Monday, December 17, 2012

Peace on Earth

Peace on earth?

. . . while evil runs rampant in the streets and lives contentedly in the homes? While everything good, or true, or beautiful is mocked and trampled on?
How could there possibly be peace on earth while little children are being hurt; while girls kill their babies?
How can you talk about "peace on earth, good will to men" when men go into schools and murder beautiful, happy children?
Emilie. . .one of the many victims of the Connecticut shooting. 

How can peace survive when all around us - and inside of us - is despair and chaos?

"Peace on earth" is not usually something people believe in. It's really become more of a fairy-tale concept to us; something we think about wishfully (but not seriously) at Christmastime. "Peace on earth" now seems to hold about as much importance as "happy holidays" or the "Christmas spirit".

Christmas has become either something we feel. . . or it's a just gift-gettting extravaganza. The true meaning of Christmas, and the true message of Christmas, have been buried in consumerism and unbelief.

Christmastime. It should be the most peaceful time of year. But people don't want to think about peace on earth especially when something horrific - like the shooting in Connecticut - happens. Peace on earth seems like a mockery in the face of so much evil. Something this terrible is completely inexplicable. We don't have answers or reasons. Those families have presents under their Christmas trees that will never be opened. They have empty little beds. And empty spots at the table. Empty holes in their hearts. And empty arms where a little boy or girl used to be.

But we are not alone. Our God willingly came into this horrible, sinful place to live with us. He rolled up His sleeves and worked alongside of us. He is not some distant Being who cannot be troubled with our human problems. Instead, He was born in the real and filthy muck of a stable.

He rubbed shoulders with lepers and paupers and tax collectors.

He lived and breathed and worked in a world that was full of evil - our world. His friends betrayed Him.

And then, He allowed soldiers to pound long nails into His palms and to crush a crown of thorns onto His head.

And, worst of all, Jesus's own Father turned His back on His Son. "The King of the Jews" the people mockingly called Him, as this King took every sin upon his innocent shoulders; every horrific, sickening, evil sin that has ever been committed.

That's one thing that separates Christianity from every other religion: No other god ever degraded Himself. No other god washed dirty feet or touched dirty sinners. No other god ever became a part of his story like ours so miraculously did.

But where was God? people ask. Where was He, when we really needed Him? Where was He last Friday?

Well, we should know the answer.

We have banned God from our government, from our schools, from our families, from our homes.  Our society has declared that God is dead and that we rule the world. What did we expect? The horrific massacre last Friday is a bitter, bitter taste of what the world is like without God. . .

Somebody said it was like setting up a nativity scene: During the month of December, they would add to the set, piece by piece and, on Christmas Day, they would add the manger and baby Jesus. Up until Christmas, there is something missing; something crucial. Mary sits with outstretched arms. But her arms are empty. Jesus has not come yet. We're like that now. The parents in Connecticut who lost their little ones are like that now. Our arms are empty. We are missing something deep inside. And many times we just don't know how to fill up that emptiness. We are - whether we know it or not - waiting for the day when Jesus comes again. In the meantime, we often try to fill our arms, and hearts, with other things, or people, or ideas, but all of that is just like a puff of warm air on a wintery day; it disappears in a moment.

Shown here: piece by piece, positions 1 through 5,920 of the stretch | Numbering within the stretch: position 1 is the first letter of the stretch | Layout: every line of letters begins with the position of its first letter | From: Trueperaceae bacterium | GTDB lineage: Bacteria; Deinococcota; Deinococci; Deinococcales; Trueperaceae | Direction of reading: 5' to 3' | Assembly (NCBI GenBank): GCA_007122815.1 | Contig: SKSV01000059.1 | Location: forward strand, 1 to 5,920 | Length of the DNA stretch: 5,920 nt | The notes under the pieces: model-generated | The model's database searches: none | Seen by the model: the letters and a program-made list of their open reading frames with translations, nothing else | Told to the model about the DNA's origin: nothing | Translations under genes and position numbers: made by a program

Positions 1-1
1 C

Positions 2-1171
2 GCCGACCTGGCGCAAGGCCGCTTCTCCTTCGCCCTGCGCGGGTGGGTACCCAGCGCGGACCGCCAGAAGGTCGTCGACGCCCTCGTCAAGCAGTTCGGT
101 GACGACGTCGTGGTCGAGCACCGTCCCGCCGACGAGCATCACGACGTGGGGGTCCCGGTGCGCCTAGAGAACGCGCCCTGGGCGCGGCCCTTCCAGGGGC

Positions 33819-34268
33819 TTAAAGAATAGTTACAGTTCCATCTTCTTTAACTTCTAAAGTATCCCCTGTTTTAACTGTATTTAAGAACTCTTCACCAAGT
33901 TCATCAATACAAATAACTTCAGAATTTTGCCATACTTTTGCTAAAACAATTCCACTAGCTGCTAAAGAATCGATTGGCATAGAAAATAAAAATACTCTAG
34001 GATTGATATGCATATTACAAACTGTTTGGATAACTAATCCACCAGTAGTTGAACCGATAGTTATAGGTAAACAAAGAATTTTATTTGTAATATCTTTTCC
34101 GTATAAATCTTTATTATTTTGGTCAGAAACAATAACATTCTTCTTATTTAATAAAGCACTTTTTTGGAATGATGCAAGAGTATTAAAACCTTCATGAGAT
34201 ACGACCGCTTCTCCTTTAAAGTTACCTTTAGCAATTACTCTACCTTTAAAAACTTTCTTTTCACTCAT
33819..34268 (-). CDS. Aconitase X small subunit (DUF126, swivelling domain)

But we, Christians, have comfort to cling to in the midst of all the wavering uncertainty and sorrow. We have the knowledge that one beautiful day good is going to triumph over evil. We already know what the end of this Story will be. And it's peace on earth, good will to men.



  1. Well, Allie, maybe you did not know how to put it all down...but wow, you wrote out of the abundance of your heart, and it was beautiful and deeply moving. I love how you deal with the very real problem of evil not as a detached, philosophical issue to ponder, but as an occasion to encounter the loving presence of our Incarnate God. This is the kind of apologetics our world needs, especially during times like this.

    1. Wow, thank you so much, Mr Martin! It's so kind of you to say that! And very encouraging too. I'm glad that it made the point I wanted it to.

  2. Beautifully written Alie :)
    It brought tears to my eyes. You have a talent in writing for sure!

    1. Oh I'm so glad that you liked it, Laken! Thank you so much :)

    2. Thank you so much. This blog post really encouraged me, especially with the political and cultural chaos that is going on unchecked in our country. Keep up the good work! :)


    3. Thank you so much, Chandler! I'm so glad it encouraged you :) That's very encouraging to hear.


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